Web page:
LORD  BYRON  and  his  TIMES
Documents Biography Criticism

Letters and Journals of Lord Byron
Lord Byron to R. C. Dallas, 17 February 1814

Life of Byron: to 1806
Life of Byron: 1806
Life of Byron: 1807
Life of Byron: 1808
Life of Byron: 1809
Life of Byron: 1810
Life of Byron: 1811
Life of Byron: 1812
Life of Byron: 1813
Life of Byron: 1814
Life of Byron: 1815
Life of Byron: 1816 (I)
Life of Byron: 1816 (II)
Life of Byron: 1817
Life of Byron: 1818
Life of Byron: 1819
Life of Byron: 1820
Life of Byron: 1821
Life of Byron: 1822
Life of Byron: 1823
Life of Byron: 1824
Creative Commons License

Licensed under a Creative Commons Attribution-Noncommercial-Share Alike 3.0 Unported License.
Produced by CATH
“February 17th, 1814.

“The Courier of this evening accuses me of having ‘received and pocketed’ large sums for my works. I have never yet received, nor wished to receive, a farthing for any. Mr. Murray offered a thousand for the Giaour and Bride of Abydos, which I said was too much, and that if he could afford it at the end of six months, I would then direct how it might be disposed of; but neither then, nor at any other period, have I ever availed myself of the profits on my own account. For the republication of the Satire, I refused four hundred guineas; and for the previous editions I never asked nor received a sous, nor for any writing whatever. I do not wish you to do any thing disagreeable to yourself; there never was nor shall be any conditions nor stipulations with regard to any accommodation that I could afford you; and, on your part, I can see nothing derogatory in receiving the copyright. It was only assistance afforded to a worthy man, by one not quite so worthy.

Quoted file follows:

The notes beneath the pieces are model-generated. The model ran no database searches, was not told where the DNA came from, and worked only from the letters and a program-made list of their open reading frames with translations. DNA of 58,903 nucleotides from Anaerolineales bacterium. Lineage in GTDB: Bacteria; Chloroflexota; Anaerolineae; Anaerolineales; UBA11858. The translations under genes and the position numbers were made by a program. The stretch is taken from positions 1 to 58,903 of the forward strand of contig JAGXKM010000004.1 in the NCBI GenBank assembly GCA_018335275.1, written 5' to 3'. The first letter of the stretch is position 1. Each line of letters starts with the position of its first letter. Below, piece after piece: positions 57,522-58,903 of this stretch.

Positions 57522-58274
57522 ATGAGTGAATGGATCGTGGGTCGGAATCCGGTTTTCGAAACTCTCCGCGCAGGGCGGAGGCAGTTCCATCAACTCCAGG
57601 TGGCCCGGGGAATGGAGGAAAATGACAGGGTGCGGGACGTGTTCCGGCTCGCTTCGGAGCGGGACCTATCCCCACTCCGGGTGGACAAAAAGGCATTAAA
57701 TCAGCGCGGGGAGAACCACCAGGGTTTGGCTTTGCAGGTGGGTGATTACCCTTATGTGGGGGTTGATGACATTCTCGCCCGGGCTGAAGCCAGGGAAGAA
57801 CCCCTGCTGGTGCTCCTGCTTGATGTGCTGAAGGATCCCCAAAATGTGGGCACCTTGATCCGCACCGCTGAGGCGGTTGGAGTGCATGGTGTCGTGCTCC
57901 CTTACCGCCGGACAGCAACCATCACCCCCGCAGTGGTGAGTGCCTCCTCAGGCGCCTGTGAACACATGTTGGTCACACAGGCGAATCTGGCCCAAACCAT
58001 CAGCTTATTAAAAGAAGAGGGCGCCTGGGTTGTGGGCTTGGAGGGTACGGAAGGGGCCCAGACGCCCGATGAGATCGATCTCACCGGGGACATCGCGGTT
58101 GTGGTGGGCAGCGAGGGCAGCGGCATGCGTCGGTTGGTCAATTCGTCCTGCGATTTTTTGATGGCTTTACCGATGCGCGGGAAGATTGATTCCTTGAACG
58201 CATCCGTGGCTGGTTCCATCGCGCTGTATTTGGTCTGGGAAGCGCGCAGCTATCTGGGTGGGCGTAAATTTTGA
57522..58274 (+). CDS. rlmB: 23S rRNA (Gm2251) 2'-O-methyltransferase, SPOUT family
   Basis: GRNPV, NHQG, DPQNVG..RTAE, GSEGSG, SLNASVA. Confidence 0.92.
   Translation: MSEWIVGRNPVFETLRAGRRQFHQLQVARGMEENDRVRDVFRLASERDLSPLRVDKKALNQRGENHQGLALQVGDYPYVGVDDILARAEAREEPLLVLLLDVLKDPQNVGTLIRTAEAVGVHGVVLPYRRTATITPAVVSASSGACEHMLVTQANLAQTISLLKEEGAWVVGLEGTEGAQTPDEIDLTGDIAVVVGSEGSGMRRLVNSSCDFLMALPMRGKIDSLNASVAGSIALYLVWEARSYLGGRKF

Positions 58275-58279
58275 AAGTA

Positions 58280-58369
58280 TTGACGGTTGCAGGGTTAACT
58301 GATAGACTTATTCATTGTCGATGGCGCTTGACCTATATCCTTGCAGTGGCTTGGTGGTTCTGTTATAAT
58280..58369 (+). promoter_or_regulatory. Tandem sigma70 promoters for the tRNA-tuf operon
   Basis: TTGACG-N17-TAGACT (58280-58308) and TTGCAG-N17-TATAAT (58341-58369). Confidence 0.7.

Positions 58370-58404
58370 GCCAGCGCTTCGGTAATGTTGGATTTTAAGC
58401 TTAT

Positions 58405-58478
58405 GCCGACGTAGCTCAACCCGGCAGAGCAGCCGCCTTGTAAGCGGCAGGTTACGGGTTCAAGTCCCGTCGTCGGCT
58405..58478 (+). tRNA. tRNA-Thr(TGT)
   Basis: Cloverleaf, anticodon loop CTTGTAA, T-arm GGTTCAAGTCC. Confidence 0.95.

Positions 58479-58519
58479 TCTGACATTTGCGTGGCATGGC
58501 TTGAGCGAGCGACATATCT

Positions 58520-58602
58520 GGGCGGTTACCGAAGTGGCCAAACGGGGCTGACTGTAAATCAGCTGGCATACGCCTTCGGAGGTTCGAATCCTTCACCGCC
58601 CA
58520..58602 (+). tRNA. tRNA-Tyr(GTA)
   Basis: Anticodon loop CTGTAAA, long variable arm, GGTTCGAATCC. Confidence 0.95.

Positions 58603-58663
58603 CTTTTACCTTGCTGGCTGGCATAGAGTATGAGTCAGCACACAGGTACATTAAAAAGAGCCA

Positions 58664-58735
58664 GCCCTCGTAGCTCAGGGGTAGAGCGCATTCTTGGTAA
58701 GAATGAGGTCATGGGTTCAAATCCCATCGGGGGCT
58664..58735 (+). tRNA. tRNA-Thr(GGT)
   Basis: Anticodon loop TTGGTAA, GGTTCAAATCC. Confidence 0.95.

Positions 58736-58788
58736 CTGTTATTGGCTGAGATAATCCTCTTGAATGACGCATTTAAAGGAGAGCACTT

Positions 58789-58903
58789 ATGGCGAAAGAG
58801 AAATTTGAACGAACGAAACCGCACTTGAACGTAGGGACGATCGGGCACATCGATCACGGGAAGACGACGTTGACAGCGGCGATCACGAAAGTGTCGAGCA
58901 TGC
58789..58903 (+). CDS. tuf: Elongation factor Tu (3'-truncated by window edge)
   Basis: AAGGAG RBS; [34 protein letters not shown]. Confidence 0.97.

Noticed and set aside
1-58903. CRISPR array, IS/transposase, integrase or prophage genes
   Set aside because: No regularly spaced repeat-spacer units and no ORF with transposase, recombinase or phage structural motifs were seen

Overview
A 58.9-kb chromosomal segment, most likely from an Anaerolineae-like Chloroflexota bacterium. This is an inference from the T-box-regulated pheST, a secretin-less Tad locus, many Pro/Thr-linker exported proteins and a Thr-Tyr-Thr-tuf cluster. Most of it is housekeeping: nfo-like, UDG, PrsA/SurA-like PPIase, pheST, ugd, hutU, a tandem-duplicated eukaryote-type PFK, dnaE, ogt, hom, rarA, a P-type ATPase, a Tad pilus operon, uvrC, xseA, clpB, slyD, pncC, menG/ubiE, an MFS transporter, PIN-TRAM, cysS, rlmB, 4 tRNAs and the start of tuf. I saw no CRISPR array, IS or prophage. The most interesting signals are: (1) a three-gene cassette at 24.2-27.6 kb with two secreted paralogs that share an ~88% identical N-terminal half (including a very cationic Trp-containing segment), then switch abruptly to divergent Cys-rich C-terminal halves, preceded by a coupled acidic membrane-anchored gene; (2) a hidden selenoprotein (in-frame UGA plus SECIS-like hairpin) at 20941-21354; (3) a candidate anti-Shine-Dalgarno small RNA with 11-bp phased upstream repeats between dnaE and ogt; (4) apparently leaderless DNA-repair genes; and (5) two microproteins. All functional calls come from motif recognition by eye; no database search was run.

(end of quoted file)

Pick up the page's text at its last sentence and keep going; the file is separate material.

* I had endeavoured to persuade him to take a part in parliamentary affairs, and to exercise his talent for oratory more frequently.

† In concluding my letter, having said “God bless you!” I added—“that is, if you have no objection.”

532 NOTICES OF THE A. D. 1814.

Mr. Murray is going to contradict this*; but your name will not be mentioned: for your own part, you are a free agent, and are to do as you please. I only hope that now, as always, you will think that I wish to take no unfair advantage of the accidental opportunity which circumstances permitted me of being of use to you.

“Ever, &c.